Florida governor says Russia hacked two counties in 2016

Florida Governor Ron DeSantisRonald Dion DeSantisDHS official: Florida one of the 'best' states on election security, despite 2016 Russian hack Florida teacher arrested for loaded gun in backpack told reporter: 'Ask DeSantis' Trump officials not sending migrants to Florida after backlash MORE (R) said Tuesday that Russian hackers successfully gained access to voter data in two counties during the 2016 presidential election.

DeSantis's remarks come after he met with representatives from the FBI and Department of Homeland Security (DHS) about Moscow's 2016 cyber efforts in his state, a briefing that came weeks after the release of special counsel Robert MuellerRobert (Bob) Swan MuellerThe Hill's 12:30 Report: Trump orders more troops to Mideast amid Iran tensions Trump: Democrats just want Mueller to testify for a 'do-over' Graham: Mueller investigation a 'political rectal exam' MORE's report about interference in the election.

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Mueller wrote in his report that his office accepted the FBI's assessment that the GRU, Russia's intelligence service, gained "access to the network of at least one Florida county government."

"As many of you know, I recently met with the FBI concerning the election issue mentioned in the Mueller report," DeSantis said during a press conference.

"Two Florida counties experienced intrusion into the Supervisor of Election networks. There was no manipulation or anything, but there was voter data that [hackers were] able to get. Now, that voter data was public anyways. Nevertheless, those were intrusions. It did not affect any voting or anything like that," he continued.

According to the Mueller report, the GRU operatives sent "spearphishing emails to over 120 email accounts used by Florida county officials responsible for administering the 2016 U.S. election." The emails included an attached Word document that had malware coded into it, which allowed the Russian hackers to infect the computers if the attachment was opened.

Mueller noted that his office "did not independently verify" the assessment of the hack from the FBI, which took the lead on the intrusion investigation.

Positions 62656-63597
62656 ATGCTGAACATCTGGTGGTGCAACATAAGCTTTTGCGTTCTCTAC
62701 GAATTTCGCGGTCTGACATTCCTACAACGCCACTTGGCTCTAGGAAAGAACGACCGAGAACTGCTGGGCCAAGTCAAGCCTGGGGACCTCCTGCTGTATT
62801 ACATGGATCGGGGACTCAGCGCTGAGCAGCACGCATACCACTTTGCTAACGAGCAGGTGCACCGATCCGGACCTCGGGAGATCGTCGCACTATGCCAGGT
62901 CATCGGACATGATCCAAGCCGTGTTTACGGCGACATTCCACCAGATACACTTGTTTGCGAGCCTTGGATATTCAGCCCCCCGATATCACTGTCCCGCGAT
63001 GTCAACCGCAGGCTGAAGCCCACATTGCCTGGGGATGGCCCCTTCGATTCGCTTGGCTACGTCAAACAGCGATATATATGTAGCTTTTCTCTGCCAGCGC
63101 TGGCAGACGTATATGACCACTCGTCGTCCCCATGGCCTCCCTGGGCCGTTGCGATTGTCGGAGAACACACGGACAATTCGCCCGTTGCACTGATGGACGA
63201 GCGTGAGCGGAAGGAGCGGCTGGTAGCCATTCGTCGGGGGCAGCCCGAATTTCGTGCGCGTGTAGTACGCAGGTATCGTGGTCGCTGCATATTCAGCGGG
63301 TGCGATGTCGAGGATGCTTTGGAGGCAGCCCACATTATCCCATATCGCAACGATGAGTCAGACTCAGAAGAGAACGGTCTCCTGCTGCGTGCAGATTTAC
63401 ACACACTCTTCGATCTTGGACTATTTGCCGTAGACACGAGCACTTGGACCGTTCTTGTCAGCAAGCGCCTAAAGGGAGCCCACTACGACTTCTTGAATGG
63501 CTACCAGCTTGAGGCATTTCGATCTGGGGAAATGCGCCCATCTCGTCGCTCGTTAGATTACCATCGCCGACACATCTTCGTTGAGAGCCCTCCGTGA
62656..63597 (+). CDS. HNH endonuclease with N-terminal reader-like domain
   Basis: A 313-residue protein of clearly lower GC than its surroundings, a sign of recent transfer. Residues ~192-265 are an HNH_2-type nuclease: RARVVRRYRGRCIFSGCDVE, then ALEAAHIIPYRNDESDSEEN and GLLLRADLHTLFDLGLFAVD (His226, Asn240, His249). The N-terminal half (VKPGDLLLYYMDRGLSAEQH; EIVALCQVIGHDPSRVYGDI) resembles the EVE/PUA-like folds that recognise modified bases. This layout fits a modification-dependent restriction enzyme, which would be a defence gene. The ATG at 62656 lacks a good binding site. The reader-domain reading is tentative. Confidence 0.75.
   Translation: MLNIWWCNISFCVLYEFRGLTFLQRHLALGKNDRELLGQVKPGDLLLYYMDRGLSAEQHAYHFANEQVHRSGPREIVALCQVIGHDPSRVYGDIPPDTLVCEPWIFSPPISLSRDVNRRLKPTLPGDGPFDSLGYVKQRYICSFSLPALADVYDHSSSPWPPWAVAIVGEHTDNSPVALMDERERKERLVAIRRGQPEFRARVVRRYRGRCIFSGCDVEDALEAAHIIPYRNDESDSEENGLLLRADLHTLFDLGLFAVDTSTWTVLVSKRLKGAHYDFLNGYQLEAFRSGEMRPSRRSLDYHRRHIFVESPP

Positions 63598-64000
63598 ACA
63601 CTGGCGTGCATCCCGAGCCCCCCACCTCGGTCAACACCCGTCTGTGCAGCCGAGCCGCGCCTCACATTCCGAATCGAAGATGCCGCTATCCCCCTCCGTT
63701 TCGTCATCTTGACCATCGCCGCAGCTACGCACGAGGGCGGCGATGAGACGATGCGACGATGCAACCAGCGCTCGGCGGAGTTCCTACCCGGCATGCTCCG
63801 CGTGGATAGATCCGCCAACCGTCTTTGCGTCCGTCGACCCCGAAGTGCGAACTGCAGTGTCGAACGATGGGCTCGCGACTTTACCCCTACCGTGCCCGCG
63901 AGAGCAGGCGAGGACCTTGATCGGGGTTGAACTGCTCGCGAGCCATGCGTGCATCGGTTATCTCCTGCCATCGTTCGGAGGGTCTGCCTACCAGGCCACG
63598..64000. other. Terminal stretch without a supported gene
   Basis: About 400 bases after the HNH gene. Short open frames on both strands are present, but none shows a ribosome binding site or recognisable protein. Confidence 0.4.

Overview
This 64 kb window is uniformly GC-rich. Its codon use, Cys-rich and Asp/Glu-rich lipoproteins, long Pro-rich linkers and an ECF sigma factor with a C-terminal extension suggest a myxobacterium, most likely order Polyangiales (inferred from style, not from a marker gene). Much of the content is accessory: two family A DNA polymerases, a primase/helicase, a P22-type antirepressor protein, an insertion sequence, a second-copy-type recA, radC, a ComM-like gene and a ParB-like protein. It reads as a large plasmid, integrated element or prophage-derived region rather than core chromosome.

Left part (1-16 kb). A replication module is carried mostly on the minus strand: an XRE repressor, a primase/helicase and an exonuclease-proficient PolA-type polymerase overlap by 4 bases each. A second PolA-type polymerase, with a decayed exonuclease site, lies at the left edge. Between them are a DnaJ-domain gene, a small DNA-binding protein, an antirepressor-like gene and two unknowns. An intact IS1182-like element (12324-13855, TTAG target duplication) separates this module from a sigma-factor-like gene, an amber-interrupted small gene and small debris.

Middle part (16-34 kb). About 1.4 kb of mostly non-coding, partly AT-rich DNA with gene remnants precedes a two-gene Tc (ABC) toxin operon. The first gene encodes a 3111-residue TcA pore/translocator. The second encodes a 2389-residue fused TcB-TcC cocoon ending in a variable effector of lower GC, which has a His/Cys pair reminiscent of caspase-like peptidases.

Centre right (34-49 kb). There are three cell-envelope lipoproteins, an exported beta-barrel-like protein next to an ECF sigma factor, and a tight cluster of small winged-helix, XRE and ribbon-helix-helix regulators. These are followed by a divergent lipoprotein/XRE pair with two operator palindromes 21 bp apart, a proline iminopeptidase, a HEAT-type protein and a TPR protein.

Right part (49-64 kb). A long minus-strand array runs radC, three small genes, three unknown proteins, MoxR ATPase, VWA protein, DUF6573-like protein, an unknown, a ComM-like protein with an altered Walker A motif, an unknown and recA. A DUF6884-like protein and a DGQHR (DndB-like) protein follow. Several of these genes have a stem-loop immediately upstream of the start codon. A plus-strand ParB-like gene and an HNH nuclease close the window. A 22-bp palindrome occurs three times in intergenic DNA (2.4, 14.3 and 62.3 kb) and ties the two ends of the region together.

DeSantis said the FBI was working with the two counties at the time, and that the counties' officials knew about the intrusion prior to the 2016 election.

He declined, however, to identify the counties, noting that he had "signed a disclosure agreement.”

“I’m not allowed to name the counties,” DeSantis said.

Florida lawmakers on both sides of the aisle used the announcement to aid their argument that Congress needs to be briefed about the hacks.

"This is exactly why Congress needs to know what Russia did and which counties were involved in their election interference. The FBI briefing @RepStephMurphy and I requested is critical to protect our elections and voters from further attacks,” Rep. Michael WaltzMichael WaltzFlorida governor says Russia hacked two counties in 2016 McCarthy, allies retaliate against Freedom Caucus leader Here are the lawmakers who will forfeit their salaries during the shutdown MORE (R-Fla.) tweeted, pointing to a bipartisan briefing request he's made with Rep. Stephanie MurphyStephanie MurphyHillicon Valley: Trump takes flak for not joining anti-extremism pact | Phone carriers largely end sharing of location data | Huawei pushes back on ban | Florida lawmakers demand to learn counties hacked by Russians | Feds bust 0M cybercrime group Florida lawmakers push FBI, DHS to declassify names of the two counties hacked by Russia in 2016 Florida governor says Russia hacked two counties in 2016 MORE (D-Fla.).

—Updated at 12:48 p.m.